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Published on December 6th, 2015 | by KBMOD Community


Professional Skills Include… Memes?

Justin is a community member and does social networking for his job. If you haven’t already, give Justin a follow on twitter. Anyone can now submit content to the site by following the process at .

Recently I’ve been brushing up on my resume, and I’m starting to think more about my current job within the marketing world. I’ve been working for the past year at a communications agency in NYC after graduating college, and I mostly write social media copy for a major tech client. Essentially, it’s my job to create posts that resonate with followers and encourage them to follow a given call to action (“like” our page, go to our website, read our content, etc.).

A new push by the client to re-brand their communications as more human and down-to-Earth has me asking myself – am I a certified memer? Can I use memes to enhance my written copy and increase resonance with our audience? Is this a skill that I could actually put on my resume?

Now, it isn’t news to any KBMOD reader that dank memes are the key to success and happiness throughout anyone’s life. On the KBMOD podcast, the cast discussed the importance of discussing new memes with your significant other.

A young apprentice memer emerges at PAX East 2015.
But what place do memes have on, say, a company’s Twitter feed? In this case, I like to showcase the esteemed Twitter profile of Denny’s Diner. Rather than using the account as a purely promotional corporate mouthpiece, it spouts poetic prose that combines humor with their food. Their top tweet in the past year clocks in at more than 52,000 RT’s, a meme of Chedda Da Connect’s rap ballad about cooking crack cocaine, “Flicka Da Wrist”.

Flicka Da Grits

Undoubtedly, Denny’s had achieved the spotlight and interaction with their audience that they aimed for. In other companies, brand managers might have shot down the idea of a post that modifies a song lyric originating from discussing the production method of illicit substances. The key differentiator for Denny’s is that they understand their audience, and their followers understand the tone and content that they produce. Tweeting a meme like the above, while a risk, is calculated and ultimately successful because of the precedence and brand personality that the account has developed over time.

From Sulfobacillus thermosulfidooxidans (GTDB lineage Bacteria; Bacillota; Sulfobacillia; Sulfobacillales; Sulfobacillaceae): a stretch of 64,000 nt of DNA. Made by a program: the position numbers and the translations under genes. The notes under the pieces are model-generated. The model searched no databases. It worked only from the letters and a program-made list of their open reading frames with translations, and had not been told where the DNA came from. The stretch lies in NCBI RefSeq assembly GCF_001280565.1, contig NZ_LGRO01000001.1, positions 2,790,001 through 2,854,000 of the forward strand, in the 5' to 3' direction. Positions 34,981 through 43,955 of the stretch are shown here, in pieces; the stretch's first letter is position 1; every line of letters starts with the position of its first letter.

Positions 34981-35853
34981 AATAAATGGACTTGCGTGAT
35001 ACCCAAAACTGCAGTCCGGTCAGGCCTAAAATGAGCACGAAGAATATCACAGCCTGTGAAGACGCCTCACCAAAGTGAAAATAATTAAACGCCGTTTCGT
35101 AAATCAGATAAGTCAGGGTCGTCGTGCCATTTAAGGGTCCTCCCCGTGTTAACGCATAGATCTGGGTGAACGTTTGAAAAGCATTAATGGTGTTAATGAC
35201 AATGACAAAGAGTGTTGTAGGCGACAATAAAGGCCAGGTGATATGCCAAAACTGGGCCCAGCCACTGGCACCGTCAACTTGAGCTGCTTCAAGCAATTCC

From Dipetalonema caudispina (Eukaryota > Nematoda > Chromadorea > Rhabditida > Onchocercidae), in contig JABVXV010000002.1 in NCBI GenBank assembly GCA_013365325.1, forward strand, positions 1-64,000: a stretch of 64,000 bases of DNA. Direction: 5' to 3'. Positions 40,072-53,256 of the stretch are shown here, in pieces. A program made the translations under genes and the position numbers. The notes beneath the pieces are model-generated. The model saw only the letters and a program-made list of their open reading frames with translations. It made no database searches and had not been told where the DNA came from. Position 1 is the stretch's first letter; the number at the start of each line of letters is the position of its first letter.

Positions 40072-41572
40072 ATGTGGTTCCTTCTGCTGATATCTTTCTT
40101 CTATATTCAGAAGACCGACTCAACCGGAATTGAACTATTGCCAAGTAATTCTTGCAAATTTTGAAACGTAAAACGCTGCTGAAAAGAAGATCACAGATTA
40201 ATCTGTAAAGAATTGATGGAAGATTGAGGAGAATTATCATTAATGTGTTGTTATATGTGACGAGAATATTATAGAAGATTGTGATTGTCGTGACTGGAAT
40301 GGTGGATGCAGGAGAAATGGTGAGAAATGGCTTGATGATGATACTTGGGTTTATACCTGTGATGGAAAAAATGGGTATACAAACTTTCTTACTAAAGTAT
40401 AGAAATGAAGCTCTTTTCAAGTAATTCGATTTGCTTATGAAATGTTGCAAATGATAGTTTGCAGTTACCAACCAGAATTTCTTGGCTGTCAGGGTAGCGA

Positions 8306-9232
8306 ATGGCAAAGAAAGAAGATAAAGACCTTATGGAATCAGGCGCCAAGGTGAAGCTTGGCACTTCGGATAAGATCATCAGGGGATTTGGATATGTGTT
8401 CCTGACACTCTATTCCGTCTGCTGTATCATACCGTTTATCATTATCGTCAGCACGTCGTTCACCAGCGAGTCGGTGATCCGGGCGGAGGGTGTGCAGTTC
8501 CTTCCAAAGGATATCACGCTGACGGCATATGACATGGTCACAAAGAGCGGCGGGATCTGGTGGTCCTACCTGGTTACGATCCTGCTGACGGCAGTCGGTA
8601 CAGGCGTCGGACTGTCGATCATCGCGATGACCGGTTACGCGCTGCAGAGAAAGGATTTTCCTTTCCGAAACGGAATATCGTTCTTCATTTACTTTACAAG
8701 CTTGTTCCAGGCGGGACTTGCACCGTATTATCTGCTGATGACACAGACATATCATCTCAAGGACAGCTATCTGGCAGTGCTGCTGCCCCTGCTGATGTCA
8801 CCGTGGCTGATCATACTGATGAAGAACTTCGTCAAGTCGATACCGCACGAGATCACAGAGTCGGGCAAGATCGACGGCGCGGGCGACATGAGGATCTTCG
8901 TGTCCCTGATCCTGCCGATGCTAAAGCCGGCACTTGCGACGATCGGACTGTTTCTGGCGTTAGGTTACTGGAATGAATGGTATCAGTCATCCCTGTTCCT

Let’s look at the other side of the spectrum – companies that try to capitalize on the meme craze and fail miserably. I can’t think of a more cringe-worthy example in recent memory than Aisha Tyler as host for Ubisoft’s E3 conference, stepping into the audience and attempting to pitch a meme for an Assassin’s Creed Syndicate cosplayer.

It was a forced and ultimately un-successful attempt to create a talked-about moment during the show, at least in the way that the marketing executives probably envisioned when they pitched the idea. After all, here’s the meme that Aisha calls the “winner”, eliciting a mere 32 RT’s and 89 favorites. (It’s also worth noting that the meme is a derivative of a line from the TV show “Archer”, of which Aisha voices a main character.)

aisha editedV2

What have we learned today? Quality memes should only be used by certified meme professionals, who understand their target audience and have developed a brand personality that can authentically create humorous content. Memes should not be a forced marketing tool to attempt to cash in on audience interaction. Nevertheless, I’m guessing that in the near future we’ll still see companies struggle and fail to create the next big meme® for their game or product.

As for an answer to my own question? My client (who will unfortunately still have to go unnamed) will have to remain meme-less for now – the brand personality has yet to evolve to the point where I could meme freely.

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